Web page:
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Re: PAM-5 at 1.25 Gbaud


I apologize and retract my statement about the PAM5 loss vs. PAM2 being 4.1 db
optical. The actual figure is much closer to 4.2 db. Assuming white Gaussian
noise, for M-level PAM the multilevel optical power penalty is given by the
following equation: Penalty = 10 log10((M-1)/sqrt(log2M)). For M = 2, 4, 5, 8,
the penalty is 0, 3.3, 4.2, 6.1, ... dB.

Optical link modeling is not my area of expertise. However, I have consulted
with multiple optics experts to validate this result. You may be well served to
do the same. 

As far as link modeling goes I will once again suggest that you obtain a copy of
Hanson/Cunningham link model and propose modifications to it to properly assess
multilevel signaling link penalties. A tremendous amount of committee work has
already gone into this model to support multi-gigabit operation. I am very
hesitant to switch over to a new model which addresses only a single PMD
proposal which has garnered little support in the HSSG.

Best Regards,

Jaime Kardontchik wrote:
> Rich,
> I hoped that you would come with a retraction.
> My comments are placed within your email.
> Jaime
> Rich Taborek wrote on Jan 27, 2000:
> > Jaime,
> >
> > My basic disagreement with your spreadsheet is that you seem to be simply
> > summing optical intensity penalties, with little regard for how the penalties
> > interact. In addition, some of these penalties are not quite accurate.
> You would seem to have a special theory and simulation results
> that you do not want to share with us. Please, be concrete.
> > ....
> >
> > For example, for PAM5 loss, you note a penalty of 6 db optical. My understanding
> > is that this penalty is an SNR penalty whose value is more correctly 4.1 db
> > optical.
> Now you are concrete. And you are wrong. The PAM-5 penalty
> amounts to 6 dB optical signal power and 12 dB electrical signal
> power.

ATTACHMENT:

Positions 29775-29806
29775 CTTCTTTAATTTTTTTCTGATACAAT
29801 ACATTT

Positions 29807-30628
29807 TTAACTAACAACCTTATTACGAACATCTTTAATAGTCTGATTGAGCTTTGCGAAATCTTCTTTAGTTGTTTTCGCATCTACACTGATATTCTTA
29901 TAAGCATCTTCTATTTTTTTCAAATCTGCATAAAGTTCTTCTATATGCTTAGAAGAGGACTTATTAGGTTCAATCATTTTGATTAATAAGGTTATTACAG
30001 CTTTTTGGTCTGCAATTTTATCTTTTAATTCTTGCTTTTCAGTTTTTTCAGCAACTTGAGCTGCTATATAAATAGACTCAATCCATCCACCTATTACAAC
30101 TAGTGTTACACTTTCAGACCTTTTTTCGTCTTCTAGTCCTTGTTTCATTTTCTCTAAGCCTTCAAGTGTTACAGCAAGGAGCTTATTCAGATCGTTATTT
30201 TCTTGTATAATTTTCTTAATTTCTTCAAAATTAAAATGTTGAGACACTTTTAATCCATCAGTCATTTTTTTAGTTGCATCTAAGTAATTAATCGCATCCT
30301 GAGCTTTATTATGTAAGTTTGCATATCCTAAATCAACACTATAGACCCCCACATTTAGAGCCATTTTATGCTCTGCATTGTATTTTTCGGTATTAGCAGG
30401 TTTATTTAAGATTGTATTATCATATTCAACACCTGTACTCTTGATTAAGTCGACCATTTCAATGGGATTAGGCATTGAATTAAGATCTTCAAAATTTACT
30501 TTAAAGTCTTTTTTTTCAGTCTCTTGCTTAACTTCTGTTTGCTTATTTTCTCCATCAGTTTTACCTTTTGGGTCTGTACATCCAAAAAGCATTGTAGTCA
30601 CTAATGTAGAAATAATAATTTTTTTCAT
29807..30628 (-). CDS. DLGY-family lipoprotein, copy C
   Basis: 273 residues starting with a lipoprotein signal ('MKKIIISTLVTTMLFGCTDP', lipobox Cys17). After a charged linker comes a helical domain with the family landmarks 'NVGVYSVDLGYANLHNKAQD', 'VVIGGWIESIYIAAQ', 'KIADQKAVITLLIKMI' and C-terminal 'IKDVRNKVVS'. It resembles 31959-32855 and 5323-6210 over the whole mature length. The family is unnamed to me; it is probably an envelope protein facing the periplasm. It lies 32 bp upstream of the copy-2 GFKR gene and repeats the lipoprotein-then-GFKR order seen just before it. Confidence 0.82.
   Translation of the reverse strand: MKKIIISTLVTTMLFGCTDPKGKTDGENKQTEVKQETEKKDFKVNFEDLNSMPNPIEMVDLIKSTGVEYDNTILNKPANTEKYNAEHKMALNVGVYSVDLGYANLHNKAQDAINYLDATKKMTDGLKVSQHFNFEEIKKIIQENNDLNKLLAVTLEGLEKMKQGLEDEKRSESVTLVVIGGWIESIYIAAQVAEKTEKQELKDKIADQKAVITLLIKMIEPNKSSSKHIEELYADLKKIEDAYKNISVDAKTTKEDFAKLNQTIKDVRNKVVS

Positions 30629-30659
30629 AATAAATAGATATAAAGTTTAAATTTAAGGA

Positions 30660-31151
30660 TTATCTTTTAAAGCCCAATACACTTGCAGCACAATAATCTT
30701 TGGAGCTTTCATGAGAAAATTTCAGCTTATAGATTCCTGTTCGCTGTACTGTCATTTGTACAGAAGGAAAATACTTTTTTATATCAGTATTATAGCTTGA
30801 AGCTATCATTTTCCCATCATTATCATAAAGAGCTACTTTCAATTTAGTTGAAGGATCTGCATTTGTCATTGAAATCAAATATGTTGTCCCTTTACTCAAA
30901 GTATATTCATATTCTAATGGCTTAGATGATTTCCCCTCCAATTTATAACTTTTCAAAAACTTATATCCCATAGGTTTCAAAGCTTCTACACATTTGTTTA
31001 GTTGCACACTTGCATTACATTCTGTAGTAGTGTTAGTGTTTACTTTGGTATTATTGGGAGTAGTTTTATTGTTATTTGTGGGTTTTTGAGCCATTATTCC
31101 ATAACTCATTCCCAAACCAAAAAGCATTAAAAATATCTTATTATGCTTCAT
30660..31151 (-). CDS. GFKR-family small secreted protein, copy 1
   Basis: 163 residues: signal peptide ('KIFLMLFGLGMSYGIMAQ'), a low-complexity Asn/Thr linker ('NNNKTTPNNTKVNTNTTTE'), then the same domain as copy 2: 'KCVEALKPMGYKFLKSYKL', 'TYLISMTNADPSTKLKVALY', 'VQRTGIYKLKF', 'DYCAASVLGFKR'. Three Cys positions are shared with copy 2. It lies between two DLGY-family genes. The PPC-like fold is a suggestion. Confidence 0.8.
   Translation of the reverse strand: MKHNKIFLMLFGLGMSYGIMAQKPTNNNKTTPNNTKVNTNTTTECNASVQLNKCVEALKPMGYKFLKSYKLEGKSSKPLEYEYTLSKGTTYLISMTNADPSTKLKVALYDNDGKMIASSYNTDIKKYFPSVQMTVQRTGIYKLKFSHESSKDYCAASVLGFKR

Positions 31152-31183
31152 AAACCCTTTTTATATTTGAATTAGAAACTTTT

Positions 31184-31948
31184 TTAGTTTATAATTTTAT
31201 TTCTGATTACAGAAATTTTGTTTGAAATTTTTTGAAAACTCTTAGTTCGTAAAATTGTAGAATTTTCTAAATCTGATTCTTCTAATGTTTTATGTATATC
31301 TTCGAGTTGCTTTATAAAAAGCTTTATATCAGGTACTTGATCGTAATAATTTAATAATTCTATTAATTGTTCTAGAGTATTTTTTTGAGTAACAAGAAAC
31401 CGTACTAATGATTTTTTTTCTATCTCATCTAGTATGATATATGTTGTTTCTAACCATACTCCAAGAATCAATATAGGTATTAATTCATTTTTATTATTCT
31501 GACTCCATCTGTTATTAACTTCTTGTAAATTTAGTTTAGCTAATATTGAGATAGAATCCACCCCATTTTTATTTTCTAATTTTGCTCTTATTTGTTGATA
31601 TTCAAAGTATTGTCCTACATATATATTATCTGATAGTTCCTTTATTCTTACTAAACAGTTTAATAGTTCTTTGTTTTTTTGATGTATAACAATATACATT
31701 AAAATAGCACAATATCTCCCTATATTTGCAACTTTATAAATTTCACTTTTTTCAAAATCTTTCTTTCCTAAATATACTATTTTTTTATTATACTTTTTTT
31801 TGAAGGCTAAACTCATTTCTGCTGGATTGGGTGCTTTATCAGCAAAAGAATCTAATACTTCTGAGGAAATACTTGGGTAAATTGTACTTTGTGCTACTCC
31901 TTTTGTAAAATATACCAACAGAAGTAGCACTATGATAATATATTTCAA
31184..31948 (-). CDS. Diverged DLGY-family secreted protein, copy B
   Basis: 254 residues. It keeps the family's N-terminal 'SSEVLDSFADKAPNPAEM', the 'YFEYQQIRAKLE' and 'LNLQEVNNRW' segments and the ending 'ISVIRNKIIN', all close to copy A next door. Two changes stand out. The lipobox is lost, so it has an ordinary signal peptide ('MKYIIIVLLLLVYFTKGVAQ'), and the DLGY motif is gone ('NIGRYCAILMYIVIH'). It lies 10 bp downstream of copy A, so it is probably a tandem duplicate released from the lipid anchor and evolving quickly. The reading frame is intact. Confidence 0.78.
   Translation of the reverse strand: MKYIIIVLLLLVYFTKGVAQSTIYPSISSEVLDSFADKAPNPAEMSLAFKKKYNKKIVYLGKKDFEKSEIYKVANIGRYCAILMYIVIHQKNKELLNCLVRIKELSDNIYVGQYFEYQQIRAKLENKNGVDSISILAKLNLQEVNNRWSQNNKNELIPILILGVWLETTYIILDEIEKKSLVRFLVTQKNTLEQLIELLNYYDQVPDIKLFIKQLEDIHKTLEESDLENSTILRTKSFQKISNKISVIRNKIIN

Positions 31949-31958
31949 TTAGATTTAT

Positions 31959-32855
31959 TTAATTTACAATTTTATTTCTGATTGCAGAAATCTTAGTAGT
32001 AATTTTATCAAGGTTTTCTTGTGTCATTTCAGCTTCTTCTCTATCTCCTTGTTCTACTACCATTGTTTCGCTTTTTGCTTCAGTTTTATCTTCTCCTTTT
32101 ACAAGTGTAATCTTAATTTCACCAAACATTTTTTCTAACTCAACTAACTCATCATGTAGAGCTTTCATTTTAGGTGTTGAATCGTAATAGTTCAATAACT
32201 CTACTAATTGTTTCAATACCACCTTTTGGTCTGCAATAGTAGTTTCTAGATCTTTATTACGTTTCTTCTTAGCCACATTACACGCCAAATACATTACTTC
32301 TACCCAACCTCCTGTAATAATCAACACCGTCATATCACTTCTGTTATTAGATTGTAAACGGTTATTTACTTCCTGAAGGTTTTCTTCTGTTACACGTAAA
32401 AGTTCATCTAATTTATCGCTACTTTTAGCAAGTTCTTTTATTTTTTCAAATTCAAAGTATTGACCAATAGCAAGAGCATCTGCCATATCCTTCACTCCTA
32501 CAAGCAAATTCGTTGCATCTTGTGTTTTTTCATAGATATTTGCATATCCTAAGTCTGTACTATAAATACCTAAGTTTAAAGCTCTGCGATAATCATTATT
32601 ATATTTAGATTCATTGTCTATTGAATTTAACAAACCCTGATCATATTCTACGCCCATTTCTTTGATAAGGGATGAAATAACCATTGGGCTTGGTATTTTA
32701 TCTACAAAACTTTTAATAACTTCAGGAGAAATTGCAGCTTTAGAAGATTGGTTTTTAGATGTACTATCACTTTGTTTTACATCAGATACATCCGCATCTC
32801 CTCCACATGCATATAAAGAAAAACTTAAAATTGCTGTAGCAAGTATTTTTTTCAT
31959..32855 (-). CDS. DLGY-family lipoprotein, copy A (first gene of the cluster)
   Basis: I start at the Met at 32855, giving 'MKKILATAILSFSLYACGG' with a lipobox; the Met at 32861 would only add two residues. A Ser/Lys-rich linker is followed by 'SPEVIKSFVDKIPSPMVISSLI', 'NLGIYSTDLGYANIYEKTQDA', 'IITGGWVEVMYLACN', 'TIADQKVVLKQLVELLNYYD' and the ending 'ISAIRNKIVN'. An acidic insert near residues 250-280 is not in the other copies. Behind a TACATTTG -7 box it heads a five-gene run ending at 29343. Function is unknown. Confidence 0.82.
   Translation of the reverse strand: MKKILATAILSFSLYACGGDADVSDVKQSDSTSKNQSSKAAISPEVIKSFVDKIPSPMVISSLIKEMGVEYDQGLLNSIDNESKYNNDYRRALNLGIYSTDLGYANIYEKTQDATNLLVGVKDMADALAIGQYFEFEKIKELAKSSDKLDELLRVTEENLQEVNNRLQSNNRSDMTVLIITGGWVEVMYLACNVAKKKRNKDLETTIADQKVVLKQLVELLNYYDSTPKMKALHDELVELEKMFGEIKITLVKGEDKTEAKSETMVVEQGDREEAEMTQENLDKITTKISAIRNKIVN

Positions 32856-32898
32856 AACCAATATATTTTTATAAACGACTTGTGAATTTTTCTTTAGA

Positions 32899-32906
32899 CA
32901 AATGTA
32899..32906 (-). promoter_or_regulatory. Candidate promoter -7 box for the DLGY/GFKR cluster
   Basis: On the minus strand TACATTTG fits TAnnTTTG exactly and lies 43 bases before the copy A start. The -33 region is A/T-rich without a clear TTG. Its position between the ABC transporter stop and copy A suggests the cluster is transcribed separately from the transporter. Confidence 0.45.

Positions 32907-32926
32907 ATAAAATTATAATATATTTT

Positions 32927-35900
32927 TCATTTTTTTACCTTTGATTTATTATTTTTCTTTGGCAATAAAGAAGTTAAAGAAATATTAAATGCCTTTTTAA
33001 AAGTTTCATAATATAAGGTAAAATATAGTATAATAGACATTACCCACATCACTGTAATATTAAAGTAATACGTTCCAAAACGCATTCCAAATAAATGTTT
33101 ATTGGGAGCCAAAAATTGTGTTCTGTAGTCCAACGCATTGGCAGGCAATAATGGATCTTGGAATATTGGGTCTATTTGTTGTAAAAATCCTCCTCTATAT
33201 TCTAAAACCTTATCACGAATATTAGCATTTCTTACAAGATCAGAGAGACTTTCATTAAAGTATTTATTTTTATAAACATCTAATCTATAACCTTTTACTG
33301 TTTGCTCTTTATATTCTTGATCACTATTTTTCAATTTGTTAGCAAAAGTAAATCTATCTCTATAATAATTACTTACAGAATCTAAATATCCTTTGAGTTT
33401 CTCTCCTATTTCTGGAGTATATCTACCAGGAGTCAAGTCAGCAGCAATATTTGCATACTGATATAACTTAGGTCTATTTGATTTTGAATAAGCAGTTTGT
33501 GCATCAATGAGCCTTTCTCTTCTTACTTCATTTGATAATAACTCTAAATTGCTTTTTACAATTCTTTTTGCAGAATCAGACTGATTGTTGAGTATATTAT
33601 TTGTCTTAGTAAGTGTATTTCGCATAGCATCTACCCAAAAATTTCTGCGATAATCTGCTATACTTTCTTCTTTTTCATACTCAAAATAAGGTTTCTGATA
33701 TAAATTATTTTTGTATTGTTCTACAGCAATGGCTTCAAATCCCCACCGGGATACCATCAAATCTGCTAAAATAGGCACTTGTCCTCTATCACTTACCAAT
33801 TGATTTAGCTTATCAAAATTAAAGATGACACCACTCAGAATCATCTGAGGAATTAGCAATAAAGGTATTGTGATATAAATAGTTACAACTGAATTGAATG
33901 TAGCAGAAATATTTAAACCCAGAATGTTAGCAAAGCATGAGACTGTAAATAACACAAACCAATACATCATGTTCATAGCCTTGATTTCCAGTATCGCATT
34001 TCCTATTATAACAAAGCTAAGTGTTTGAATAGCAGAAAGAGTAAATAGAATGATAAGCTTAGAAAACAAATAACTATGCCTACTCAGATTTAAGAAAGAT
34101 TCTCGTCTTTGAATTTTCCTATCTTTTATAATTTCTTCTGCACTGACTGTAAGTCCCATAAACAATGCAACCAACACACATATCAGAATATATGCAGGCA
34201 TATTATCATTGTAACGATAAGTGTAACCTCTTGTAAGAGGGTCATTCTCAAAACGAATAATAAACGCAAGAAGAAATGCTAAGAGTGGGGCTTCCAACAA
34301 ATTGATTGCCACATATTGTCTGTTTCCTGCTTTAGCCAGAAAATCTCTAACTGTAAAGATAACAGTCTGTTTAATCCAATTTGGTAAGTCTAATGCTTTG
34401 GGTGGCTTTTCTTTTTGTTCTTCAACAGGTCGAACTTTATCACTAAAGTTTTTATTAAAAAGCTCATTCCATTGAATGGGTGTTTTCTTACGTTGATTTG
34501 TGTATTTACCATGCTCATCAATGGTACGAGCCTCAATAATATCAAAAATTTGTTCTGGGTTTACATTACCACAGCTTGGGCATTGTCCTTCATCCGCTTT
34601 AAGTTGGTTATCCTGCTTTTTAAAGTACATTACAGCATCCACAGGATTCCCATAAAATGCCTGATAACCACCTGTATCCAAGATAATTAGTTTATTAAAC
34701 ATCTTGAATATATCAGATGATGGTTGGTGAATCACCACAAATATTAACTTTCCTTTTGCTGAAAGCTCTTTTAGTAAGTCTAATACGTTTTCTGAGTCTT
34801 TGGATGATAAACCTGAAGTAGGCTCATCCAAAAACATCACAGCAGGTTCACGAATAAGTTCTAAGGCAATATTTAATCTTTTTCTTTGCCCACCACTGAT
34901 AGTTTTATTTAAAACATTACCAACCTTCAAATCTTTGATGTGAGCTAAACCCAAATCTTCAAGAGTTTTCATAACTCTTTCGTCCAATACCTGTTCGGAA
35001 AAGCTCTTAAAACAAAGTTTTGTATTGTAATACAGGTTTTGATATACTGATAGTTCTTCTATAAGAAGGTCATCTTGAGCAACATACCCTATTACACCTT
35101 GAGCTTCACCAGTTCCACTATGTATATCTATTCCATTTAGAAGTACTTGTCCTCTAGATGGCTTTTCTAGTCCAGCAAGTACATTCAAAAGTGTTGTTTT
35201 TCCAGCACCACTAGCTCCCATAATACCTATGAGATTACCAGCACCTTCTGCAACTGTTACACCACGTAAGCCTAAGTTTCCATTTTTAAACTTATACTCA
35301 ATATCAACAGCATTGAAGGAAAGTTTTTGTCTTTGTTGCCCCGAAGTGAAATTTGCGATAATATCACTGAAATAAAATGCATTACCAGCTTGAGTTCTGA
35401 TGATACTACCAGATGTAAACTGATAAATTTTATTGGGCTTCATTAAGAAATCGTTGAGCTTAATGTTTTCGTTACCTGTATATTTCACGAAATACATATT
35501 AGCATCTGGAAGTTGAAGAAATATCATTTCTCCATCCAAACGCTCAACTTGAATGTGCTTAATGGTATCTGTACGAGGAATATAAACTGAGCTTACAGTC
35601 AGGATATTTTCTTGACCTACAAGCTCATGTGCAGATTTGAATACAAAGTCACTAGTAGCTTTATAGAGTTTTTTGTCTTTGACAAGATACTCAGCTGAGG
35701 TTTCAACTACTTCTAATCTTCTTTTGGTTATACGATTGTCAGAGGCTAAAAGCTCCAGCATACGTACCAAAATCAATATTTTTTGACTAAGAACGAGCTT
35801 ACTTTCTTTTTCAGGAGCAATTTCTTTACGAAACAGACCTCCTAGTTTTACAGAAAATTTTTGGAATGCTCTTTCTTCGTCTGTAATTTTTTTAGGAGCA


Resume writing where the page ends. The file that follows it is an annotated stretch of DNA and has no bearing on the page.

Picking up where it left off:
> You refer to the model presented by Del Hanson and David
> Cunningham in York. In their presentation at York they do not
> mention this issue at all. The reason was that this issue had
> already been discussed and agreed upon in previous meetings.
> See, for example, David Cunningham's presentation in Montreal,
> July 99.
> > The "swing" of a PAM5 signal at the receiver is of approximately the
> > same amplitude from the lowest PAM5 level to the highest as it is for a PAM2
> > (binary signaling) 0 -> 1 transition.
> Here we agree.
> > It is incorrect to simply subtract even
> > 4.1 db from the link budget due to PAM5 loss, especially in light of coding gain
> > which can significantly increase effective SNR.
> Again, if you consider that something is incorrect,
> please, describe concretely the right way of calculating
> electrical SNRs and how to add coding gain.
> I described in great detail the way that I calculate
> the SNR for a PAM-5 system in the presence of
> coding gain. See my presentation in Kauai, Nov 99.
> Part II of that presentation, "BERs and RINs", deals
> on how to include coding gain in the calculation of
> the effective SNR. Part IV of that presentation,
> "Coding Gain", presents simulation results that
> verify the correctness of the theoretical models
> developed in Part II.
> >
> >
> > In York (September '99), Del Hanson proposed modifications to the GbE link model